I consider this an essential feature of any role-playing game text - if it doesn't have it, I'm not too interested in trying it out and I definitely don't want to spend money on it:
Clear delineation of the procedures of play.
I don't care what the game does - like, maybe it turns out I won't like what the game does: regardless, I'm perfectly happy to find that out if the text is clear about what I'm supposed to be doing to make it work.
I want to know what I'm supposed to be doing at each "scale" the game operates on. That is, what does the game look like and what are we supposed to be doing...
...as a whole?
It should answer questions like...
...how do we move from scene-to-scene?
...how do we know when to roll dice/draw cards/make use of mechanics?
...what parts of the big picture do we need to keep track of?
...how do we start a session of play?
...if there are different roles for the players (i.e. someone has to be "the Gamemaster"), what are the responsibilities associated with each role?
...what kind of preparation is necessary before starting?
...what kind of preparation is necessary in between sessions?
Most of the games I played and read back in the day, would end up clearly answering one or two of the questions, but would be vague about or oblivious to the other questions.
There's still a continuum here. Some examples:
Trollbabe, Dogs in the Vineyard (inspired by Trollbabe), Burning Empires, and Prime Time Adventures are all really clear: there's a section in each that lays out what you're meant to be doing at any given time; the different responsibilities for the GM and Players are clearly differentiated; there's a clear procedure for setting up the "scenario" for a session of play; there are clear rules for what to do in between sessions. There are still some holes (Dogs, for instance, doesn't tell you how you should start scenes), but, for the most part, these games have extremely clearly laid out procedures.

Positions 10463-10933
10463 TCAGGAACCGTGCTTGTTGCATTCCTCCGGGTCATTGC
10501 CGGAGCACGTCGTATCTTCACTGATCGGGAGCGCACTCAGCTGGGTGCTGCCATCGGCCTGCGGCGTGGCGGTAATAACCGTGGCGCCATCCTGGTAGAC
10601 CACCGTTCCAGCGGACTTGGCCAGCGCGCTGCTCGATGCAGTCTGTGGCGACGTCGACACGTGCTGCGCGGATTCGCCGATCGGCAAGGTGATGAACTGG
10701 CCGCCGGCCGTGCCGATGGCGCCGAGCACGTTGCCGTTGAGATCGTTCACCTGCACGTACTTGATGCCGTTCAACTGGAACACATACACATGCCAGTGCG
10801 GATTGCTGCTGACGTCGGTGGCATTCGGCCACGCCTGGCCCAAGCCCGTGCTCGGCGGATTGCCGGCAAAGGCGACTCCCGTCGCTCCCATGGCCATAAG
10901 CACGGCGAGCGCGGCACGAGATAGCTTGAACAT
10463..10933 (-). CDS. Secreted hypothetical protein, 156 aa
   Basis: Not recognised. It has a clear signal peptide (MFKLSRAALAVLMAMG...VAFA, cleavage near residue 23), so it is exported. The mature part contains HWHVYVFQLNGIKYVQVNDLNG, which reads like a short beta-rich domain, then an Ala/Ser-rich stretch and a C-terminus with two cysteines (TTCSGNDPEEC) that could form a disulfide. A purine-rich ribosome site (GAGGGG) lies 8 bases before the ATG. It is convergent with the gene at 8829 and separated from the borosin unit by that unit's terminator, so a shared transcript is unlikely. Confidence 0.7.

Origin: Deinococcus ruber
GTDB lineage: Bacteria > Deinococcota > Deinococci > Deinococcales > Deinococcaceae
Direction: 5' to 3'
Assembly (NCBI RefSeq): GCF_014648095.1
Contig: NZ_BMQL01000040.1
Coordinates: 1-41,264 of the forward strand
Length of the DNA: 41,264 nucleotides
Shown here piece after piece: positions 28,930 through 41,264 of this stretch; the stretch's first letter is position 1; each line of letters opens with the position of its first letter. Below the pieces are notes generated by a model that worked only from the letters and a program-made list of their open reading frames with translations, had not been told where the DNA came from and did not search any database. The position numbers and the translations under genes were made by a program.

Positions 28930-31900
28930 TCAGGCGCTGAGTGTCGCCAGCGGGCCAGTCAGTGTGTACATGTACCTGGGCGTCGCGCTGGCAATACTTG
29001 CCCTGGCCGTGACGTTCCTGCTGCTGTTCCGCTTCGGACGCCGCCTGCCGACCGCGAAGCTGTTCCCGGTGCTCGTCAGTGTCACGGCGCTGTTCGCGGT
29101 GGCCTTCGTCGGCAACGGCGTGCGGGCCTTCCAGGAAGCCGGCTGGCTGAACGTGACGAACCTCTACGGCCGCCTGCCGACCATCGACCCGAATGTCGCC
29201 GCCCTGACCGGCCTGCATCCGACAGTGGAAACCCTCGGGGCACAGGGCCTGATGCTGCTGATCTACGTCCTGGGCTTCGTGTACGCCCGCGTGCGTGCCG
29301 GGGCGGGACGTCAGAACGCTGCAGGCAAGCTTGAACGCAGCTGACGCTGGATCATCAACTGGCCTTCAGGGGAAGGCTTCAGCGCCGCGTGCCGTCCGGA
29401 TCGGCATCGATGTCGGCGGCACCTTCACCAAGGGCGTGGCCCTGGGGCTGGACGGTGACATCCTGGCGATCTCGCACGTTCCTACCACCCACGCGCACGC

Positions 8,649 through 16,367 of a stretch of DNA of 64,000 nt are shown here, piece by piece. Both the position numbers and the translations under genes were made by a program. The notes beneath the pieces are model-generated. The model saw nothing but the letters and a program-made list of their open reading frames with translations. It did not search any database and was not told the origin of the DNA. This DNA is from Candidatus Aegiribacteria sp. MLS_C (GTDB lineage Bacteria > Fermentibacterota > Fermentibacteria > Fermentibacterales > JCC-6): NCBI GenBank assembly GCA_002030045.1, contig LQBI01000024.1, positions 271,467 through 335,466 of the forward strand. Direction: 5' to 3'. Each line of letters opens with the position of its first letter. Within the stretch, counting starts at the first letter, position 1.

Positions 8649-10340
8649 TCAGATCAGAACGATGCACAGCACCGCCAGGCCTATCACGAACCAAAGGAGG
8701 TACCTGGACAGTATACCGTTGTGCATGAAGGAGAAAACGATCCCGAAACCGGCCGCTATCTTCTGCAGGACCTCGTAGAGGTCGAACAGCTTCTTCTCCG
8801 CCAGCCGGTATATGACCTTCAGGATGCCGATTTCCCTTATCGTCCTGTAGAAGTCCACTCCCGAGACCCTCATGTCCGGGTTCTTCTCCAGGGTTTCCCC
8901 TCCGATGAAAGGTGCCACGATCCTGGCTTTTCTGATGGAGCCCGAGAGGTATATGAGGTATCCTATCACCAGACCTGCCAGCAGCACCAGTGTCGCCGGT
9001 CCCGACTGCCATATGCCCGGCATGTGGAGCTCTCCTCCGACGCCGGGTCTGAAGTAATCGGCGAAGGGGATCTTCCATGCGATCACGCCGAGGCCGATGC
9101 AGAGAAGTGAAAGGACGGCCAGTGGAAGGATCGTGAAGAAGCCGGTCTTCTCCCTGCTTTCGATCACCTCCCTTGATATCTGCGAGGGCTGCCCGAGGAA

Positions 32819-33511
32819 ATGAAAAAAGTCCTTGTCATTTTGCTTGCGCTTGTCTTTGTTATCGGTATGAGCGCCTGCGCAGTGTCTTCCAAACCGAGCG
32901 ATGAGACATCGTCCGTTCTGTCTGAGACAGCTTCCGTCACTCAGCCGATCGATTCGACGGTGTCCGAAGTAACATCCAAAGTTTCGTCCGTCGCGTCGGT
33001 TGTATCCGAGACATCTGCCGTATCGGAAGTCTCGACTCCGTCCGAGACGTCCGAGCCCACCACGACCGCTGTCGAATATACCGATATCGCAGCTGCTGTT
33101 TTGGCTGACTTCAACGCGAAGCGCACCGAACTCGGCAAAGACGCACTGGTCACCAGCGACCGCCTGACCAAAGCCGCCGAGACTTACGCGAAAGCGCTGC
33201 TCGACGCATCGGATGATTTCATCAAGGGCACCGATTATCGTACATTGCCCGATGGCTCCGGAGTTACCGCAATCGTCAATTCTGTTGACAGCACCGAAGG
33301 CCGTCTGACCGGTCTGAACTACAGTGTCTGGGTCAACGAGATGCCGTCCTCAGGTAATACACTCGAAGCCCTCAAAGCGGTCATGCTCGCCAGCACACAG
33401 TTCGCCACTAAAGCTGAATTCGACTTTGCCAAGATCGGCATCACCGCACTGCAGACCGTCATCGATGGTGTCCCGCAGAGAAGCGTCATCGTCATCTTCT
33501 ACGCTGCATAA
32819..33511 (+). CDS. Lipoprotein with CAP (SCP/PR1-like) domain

Note: this isn't a question about "lots of rules" or "a couple of rules" (i.e., "rules heavy" vs. "rules light"). Trollbabe has significantly fewer rules than Burning Empires, but it has an equally strong structure and equally clearly laid out procedures.
Some games do a good job answering a few of the questions, but are unhelpful about others. D&D 3rd edition is like this: on a moment-to-moment basis, things are pretty nicely laid out and there's a clear procedure for building encounters. But scene-to-scene or session-to-session, the procedures are extremely vague and "hand wave-y". You're supposed to "fill in the blanks", as it were, with your previous experience of playing RPGs.